Honey produced in Poland has always been esteemed as a type of liquid gold. Historically, many bee colonies were under control of the royal landowners. Stealing honey from their estates was often met with death on the gallows. Destroying an entire colony of bees, even if they belonged to the accused, resulted in an unimaginable punishment: evisceration. The person would “be handed over to the executioner, who shall take out the entrails and wind them round the tree in which the bees were willfully destroyed and shall afterwards hang him on the same tree.”
A Polish beekeeper from 1870
I decided to venture out into the world of magazine and journal publications. The New England Historical Society has just published an article I wrote about a scoundrel ancestor, Sir George Downing. Please check it out!
Monday, April 24, 2017 is Holocaust Remembrance Day.
I am in the process of completing the application for two Polish people to posthumously receive the “Righteous Among the Nations” award from Yad Yeshem in Israel. This distinction is awarded to gentiles who assisted Jews during the Holocaust. Please read the story and about the ways you can assist so the application and testimony would be favorably received by the committee. Maybe next year in Jerusalem?
A Tree is Planted in Israel for Each Recipient of the Award
The research for my next historical novel led me to a little-known story about a Catholic priest and a widow only known as “Pani Kotulova.” The details of their kindness and bravery took place in the small town of Kolbuszowa in 1942. Father Antoni Dunajecki, the priest from the town’s church and Pani (Mrs.) Kotulova” are the two rescuers of Norman Salsitz, a young Jewish man. Salsitz wrote about these courageous people in his remarkable book “A Jewish Boyhood in Poland: Remembering Kolbuszowa.”
As genealogists and family historians, we often ponder why our ancestors didn’t tell us much about their past or the old country. Our lament as grandchildren is we neglected to ask our grandparents and parents questions about which we now care so deeply.
In my senior years, I now have a laundry list of questions that should have been asked. What were the reasons you came to America, what was life like in your village, how much schooling did you have, what did your house look like? etc. Oh, if we could only have them in our lives for just a week so that we could uncover all the mysteries and stories that died with them.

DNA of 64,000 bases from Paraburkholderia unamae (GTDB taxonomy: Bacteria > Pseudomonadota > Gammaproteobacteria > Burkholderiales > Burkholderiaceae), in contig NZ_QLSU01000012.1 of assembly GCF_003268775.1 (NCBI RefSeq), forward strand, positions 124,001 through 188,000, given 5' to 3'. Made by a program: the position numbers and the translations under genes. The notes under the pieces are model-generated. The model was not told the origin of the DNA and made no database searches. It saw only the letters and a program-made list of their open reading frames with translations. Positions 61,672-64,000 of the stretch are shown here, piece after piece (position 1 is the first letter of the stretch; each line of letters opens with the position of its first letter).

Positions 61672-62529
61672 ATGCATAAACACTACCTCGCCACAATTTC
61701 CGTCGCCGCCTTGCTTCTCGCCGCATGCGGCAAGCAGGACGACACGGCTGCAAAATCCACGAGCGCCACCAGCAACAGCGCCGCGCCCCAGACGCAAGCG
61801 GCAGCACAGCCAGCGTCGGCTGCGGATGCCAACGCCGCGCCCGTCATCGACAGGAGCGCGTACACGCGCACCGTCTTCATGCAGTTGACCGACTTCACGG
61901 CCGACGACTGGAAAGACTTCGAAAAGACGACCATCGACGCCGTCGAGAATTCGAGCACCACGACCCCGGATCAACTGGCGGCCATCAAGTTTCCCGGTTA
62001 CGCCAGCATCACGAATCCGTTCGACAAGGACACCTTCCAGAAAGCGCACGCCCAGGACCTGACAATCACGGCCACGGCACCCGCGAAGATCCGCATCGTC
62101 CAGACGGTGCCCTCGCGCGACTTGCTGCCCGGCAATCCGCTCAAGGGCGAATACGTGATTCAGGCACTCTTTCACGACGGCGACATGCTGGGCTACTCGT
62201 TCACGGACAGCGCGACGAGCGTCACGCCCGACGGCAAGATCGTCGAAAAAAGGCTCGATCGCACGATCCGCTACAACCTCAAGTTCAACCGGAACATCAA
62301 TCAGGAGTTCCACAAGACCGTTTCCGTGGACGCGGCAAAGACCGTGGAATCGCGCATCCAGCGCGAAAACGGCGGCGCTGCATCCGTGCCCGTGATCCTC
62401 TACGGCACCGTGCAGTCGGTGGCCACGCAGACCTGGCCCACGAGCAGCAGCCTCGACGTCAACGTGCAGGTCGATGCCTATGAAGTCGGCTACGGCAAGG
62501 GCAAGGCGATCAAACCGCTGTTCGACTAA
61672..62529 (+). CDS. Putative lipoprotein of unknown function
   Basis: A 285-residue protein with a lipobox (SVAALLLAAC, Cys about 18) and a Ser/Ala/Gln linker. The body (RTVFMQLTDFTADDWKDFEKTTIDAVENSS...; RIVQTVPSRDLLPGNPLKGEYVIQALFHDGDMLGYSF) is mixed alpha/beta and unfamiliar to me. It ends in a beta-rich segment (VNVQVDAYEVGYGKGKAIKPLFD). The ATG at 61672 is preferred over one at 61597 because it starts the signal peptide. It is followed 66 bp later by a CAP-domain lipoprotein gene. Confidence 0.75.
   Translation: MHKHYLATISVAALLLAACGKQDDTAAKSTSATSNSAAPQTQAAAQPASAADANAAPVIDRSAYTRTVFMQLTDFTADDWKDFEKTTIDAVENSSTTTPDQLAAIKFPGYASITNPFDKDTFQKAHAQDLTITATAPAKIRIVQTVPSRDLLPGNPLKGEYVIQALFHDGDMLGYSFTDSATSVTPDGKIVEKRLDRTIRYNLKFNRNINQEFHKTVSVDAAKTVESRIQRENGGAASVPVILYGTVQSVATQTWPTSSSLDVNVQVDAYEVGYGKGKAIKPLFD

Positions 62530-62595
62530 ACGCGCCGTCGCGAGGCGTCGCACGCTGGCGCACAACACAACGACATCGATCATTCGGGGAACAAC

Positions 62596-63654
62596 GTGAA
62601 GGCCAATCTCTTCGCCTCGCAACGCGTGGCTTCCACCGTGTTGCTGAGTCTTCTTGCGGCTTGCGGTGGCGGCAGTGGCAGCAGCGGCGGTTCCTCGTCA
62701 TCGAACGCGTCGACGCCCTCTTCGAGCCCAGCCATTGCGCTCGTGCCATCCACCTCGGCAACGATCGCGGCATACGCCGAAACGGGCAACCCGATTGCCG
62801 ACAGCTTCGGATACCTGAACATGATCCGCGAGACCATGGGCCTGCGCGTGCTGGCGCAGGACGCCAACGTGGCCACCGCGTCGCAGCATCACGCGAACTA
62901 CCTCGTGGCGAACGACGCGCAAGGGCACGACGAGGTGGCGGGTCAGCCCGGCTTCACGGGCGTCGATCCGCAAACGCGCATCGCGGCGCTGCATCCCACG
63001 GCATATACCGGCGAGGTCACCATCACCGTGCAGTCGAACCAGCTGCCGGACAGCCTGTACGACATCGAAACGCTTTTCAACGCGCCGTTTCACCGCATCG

I “get it” now. If there is blame to be placed, it likely is on my shoulders. It wasn’t until I became an empty nester that I began to genuinely care about my heritage. My interests centered on me during my younger years, a common theme of those interested in family history. We probably sat on the couch in our grandparents’ living rooms just waiting to go home. Continue reading
This post is for all of my friends who have been impressed with the family history books I have written using Create Space through Amazon.com. It costs nothing to put your book on Amazon, although of course there is a charge if someone wants to buy it. This post is taken from my book “Travel Back to Your Roots”, also available on Amazon. Enjoy!
Three examples of the covers of my family history books.
Writing a Family History Book
Writing a family history or travel memory book is an easy project for almost anyone. Some companies offer self-publishing options for the novice. The final product is a wonderful keepsake and so much more efficient and less expensive than a traditional scrapbook. The only requirements to produce a book that will impress your family and friends are basic word processing skills and some knowledge of digital imaging (uploading and inserting photos, cropping, etc.)
Recent Additions and Website Reconstruction
I finally took the time to clean up and organize my website. The menu is now a bit clearer since this site has many varied topics of interest.
The Redemption of Mehitabel Braybrooke contains “all things Puritan” relating to Mehitabel and my upcoming historical novel to be published by Heritage Beacon in March 2018.
The History of Niwiska and Anna Grabiec’s Letters contain the fascinating history of this Polish village and one of its heroines during WWII, Anna Grabiec.
The ABC’s of Crime and Punishment in Puritan Times provides details on that topic and will be continued very soon.
Europe is an area of interest for those seeking information on Poland and Sweden, although I will branch out to England, German, Spain, Iceland, Denmark and Italy in the future.
Please sign up to follow my site. I truly appreciate all of my readers from the USA, Canada, Australia, Poland, Ukraine, Brazil, India, Ireland and more! Thank you.